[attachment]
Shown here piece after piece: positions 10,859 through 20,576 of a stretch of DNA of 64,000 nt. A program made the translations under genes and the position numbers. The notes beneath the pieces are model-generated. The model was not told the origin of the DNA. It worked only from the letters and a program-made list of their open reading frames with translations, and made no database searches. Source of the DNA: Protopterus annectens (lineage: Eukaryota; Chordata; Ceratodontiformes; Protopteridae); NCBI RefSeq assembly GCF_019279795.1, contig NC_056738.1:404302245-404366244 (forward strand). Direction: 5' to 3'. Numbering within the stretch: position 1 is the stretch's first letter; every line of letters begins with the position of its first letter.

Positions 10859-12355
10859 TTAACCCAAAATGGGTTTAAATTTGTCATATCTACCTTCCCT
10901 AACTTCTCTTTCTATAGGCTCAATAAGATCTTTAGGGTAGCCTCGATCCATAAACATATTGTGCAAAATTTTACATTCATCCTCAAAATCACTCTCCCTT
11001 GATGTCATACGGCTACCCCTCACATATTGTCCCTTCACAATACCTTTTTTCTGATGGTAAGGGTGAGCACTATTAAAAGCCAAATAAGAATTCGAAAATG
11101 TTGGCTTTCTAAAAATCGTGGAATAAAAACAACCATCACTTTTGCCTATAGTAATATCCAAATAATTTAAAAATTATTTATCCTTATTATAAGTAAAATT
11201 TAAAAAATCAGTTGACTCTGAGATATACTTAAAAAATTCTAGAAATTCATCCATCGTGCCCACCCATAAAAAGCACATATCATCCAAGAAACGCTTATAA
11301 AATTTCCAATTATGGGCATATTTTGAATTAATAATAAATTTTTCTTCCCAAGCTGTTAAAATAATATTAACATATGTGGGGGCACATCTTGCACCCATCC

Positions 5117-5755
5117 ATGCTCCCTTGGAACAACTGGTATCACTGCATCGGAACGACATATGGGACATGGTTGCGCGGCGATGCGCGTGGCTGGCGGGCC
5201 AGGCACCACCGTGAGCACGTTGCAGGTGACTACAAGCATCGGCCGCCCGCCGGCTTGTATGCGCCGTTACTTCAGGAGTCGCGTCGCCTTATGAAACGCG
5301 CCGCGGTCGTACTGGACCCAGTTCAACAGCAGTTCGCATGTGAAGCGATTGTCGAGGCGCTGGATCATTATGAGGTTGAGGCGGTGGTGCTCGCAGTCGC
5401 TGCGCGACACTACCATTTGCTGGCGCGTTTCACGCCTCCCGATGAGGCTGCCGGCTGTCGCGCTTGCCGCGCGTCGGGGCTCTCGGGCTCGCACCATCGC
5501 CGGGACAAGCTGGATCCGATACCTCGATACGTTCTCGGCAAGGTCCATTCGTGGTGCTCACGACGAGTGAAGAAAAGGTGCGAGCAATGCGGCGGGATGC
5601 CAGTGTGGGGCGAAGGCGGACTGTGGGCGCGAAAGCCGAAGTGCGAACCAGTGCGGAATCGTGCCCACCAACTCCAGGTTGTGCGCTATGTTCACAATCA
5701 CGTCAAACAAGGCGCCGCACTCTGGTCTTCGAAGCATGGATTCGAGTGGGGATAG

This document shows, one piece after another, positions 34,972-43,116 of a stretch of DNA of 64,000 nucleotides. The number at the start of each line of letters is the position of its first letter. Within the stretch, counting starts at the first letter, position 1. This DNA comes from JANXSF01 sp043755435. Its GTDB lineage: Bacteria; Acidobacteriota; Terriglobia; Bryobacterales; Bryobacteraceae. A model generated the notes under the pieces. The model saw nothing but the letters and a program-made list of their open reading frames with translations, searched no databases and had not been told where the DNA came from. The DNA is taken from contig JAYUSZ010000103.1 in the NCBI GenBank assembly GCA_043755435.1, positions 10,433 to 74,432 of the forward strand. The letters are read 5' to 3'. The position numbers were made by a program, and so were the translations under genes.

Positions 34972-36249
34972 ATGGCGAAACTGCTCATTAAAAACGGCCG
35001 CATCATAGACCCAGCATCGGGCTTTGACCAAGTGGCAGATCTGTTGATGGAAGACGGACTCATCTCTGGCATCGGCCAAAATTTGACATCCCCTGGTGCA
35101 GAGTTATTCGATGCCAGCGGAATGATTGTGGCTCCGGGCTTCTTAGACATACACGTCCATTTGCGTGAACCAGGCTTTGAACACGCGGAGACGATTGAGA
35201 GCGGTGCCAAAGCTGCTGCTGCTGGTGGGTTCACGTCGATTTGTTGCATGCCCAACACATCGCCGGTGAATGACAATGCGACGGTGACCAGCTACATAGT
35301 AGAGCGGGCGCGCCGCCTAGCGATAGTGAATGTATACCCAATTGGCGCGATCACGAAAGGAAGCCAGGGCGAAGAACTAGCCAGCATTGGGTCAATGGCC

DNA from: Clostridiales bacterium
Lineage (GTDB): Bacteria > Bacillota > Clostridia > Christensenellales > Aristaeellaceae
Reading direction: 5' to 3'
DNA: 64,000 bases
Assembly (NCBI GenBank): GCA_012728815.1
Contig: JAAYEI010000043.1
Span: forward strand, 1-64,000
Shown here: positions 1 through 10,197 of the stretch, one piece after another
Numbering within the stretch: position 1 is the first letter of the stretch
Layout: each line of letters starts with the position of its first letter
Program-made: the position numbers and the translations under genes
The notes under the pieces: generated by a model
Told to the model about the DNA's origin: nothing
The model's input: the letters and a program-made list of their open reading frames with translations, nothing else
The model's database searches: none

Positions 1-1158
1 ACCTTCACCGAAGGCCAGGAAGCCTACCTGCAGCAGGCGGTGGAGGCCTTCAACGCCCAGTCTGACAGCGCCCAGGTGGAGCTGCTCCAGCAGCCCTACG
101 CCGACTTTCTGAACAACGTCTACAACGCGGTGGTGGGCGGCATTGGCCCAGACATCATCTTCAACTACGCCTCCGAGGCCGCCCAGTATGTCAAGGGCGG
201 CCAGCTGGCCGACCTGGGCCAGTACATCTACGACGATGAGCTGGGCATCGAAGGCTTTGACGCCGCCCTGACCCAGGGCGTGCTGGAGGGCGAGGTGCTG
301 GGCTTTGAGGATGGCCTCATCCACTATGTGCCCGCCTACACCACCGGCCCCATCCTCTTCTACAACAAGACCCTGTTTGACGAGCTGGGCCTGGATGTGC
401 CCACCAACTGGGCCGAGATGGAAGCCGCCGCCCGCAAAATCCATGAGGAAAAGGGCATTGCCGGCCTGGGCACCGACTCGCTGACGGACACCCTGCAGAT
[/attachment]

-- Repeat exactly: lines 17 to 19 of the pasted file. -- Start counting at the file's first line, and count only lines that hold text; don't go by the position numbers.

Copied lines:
This document shows, one piece after another, positions 34,972-43,116 of a stretch of DNA of 64,000 nucleotides. The number at the start of each line of letters is the position of its first letter. Within the stretch, counting starts at the first letter, position 1. This DNA comes from JANXSF01 sp043755435. Its GTDB lineage: Bacteria; Acidobacteriota; Terriglobia; Bryobacterales; Bryobacteraceae. A model generated the notes under the pieces. The model saw nothing but the letters and a program-made list of their open reading frames with translations, searched no databases and had not been told where the DNA came from. The DNA is taken from contig JAYUSZ010000103.1 in the NCBI GenBank assembly GCA_043755435.1, positions 10,433 to 74,432 of the forward strand. The letters are read 5' to 3'. The position numbers were made by a program, and so were the translations under genes.

Positions 34972-36249
34972 ATGGCGAAACTGCTCATTAAAAACGGCCG